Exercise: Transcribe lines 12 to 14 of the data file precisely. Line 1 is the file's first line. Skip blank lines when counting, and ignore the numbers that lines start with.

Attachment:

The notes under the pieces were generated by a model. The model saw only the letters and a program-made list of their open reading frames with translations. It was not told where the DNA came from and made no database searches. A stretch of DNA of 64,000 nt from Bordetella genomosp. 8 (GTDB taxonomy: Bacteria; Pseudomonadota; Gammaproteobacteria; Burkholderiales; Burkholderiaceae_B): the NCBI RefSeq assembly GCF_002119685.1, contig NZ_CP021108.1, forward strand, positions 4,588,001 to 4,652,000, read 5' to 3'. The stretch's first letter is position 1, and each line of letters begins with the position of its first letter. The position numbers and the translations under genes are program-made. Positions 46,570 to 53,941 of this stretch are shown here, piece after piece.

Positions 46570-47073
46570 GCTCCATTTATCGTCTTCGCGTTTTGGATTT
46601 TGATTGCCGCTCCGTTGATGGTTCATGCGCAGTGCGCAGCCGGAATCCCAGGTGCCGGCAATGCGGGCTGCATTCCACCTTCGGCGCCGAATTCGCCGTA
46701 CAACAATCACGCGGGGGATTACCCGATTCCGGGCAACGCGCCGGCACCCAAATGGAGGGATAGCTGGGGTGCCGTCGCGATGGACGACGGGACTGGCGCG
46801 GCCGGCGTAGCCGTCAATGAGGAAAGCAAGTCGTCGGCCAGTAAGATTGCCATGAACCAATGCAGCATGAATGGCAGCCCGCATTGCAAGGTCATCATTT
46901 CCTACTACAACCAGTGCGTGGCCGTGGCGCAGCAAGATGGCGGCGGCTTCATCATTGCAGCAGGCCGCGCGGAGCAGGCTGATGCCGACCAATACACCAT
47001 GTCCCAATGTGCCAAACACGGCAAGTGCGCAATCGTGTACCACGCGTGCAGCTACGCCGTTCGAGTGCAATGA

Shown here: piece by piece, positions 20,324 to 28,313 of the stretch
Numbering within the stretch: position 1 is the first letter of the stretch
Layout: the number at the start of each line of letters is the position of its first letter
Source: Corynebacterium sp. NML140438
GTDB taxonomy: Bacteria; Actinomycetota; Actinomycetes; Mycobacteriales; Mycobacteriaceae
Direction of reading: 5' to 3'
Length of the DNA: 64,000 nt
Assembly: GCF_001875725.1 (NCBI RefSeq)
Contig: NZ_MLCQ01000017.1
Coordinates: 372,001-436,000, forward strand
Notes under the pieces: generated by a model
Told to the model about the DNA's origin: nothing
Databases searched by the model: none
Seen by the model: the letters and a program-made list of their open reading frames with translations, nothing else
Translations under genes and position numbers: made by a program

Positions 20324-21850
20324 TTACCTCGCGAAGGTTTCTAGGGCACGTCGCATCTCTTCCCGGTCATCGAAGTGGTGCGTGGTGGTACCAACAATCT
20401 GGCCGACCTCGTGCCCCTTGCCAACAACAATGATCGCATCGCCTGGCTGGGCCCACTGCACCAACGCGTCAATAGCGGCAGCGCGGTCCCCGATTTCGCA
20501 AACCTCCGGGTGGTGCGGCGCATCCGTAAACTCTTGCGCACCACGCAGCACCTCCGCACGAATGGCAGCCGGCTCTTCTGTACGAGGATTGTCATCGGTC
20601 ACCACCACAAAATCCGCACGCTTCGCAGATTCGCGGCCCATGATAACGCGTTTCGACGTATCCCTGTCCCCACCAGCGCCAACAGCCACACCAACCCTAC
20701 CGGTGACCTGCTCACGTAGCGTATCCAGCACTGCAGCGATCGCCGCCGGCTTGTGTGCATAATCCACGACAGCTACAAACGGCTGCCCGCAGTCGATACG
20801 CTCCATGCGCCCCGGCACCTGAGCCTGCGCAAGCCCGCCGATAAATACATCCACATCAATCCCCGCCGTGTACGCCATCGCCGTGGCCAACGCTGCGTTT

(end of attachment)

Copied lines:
Source: Corynebacterium sp. NML140438
GTDB taxonomy: Bacteria; Actinomycetota; Actinomycetes; Mycobacteriales; Mycobacteriaceae
Direction of reading: 5' to 3'